Use Your Imagination. Just Add RFID.
“If history is any indication, we should assume that any technology that is going to have a significant impact over the next 10 years is already 10 years old.”
- Bill Buxton, Sketching User Experiences
As mentioned in the first post of our 100 Uses of RFID program, over the past 10 years, we've gone from a world in which very few knew of RFID, to one in which the hype of the technology exceeded the rate of practical adoption, to today, where RFID is found in automated data collection, identification, and location systems worldwide.
By many measure, the use of RFID is growing. Early projects and pilots are delivering value and influencing a new generation of solutions. Could the RFID market be primed to deliver the significant impact Bill Buxton references above?
"Businesses are scaling and deploying. In many different ways, RFID is moving to the next stage."
- Drew Nathanson, Director of operations, VDC Research.
When we kicked off our program 100 business days ago, we had a goal of raising awareness of the many different types of wireless ID and sensing technologies, and how they are coming together to create a new multi-scale wireless world. Over this period, we’ve discussed applications that use many types of the technology. From Active RFID to ZigBee, each offers a variety of benefits and value to its users. Beyond traditional uses of the technology, we also explored the growing number of solutions where users and consumers are naturally interacting with RFID and where the technology is so integrated and transparent that it disappears into its environment.
Could we be experiencing the beginning of the next stage Drew Nathanson mentions above - a tipping point, where RFID is being integrated into many every day products and enabling the development of new innovative solutions that would otherwise not be available?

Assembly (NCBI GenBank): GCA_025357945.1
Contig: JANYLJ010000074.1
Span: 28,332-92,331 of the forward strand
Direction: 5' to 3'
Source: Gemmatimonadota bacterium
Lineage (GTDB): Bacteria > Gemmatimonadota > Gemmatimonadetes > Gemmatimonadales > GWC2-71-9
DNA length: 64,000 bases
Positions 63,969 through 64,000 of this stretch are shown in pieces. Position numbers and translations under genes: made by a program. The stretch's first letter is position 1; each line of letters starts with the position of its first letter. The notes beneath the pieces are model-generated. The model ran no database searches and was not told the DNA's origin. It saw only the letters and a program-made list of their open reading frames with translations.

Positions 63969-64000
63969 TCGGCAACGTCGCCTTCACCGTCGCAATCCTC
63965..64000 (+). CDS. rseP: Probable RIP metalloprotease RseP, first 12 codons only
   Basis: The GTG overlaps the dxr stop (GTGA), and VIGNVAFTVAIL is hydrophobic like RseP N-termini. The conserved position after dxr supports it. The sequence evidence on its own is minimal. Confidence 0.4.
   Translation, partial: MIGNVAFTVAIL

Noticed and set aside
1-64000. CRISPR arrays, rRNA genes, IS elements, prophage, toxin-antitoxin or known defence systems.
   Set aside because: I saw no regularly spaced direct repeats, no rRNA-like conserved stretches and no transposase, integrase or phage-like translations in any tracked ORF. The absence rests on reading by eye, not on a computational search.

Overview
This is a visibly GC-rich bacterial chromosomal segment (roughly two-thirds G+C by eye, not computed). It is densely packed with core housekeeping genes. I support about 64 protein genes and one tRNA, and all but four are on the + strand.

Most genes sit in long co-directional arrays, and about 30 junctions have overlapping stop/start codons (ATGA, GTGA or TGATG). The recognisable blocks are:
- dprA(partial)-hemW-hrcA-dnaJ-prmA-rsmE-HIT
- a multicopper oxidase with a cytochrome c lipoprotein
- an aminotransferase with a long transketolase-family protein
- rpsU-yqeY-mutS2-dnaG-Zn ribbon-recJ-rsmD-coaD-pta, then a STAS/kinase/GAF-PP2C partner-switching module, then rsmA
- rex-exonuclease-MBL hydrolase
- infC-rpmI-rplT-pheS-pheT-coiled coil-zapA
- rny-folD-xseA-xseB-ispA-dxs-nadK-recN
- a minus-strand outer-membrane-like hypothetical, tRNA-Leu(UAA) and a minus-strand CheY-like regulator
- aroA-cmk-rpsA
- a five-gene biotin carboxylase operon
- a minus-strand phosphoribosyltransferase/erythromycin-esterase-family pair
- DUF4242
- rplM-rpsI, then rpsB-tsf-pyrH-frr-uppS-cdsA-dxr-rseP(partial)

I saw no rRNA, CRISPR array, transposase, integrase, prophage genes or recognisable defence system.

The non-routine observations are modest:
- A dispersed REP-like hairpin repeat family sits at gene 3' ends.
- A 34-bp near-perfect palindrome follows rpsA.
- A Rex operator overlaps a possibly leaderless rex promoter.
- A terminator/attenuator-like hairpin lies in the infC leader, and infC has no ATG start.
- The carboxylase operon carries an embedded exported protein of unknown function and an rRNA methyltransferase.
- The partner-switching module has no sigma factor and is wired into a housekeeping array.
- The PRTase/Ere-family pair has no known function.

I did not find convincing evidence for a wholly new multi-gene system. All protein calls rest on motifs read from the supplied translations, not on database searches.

"RFID is the missing link between online information and the real world”
- Andrew Lippman, MIT Media Lab associate director and head, Viral Communications group
The next 10 years in the RFID market will certainly be interesting. Will we experience a layering in the RFID market similar to the layering of the PC era, the ongoing layering of the Internet, and the emerging layering of social networking platforms? Layering in each of these markets has led to huge innovation. By all accounts, RFID is quickly becoming a reliable element of network infrastructures, driving significant process change. As RFID becomes integrated into more everyday objects, expect to see a wave of innovative upstream solutions and applications. Maybe someday soon we’ll look back and wonder how we ever got through a day without a PC, without the internet, without Facebook and without RFID.
Use Number 100: Use your imagination. Just add RFID.
Stay tuned for future posts as we report on key highlights of our 100 Uses of RFID series. If you have a unique use of RFID, let us know and we’ll consider it for our next program!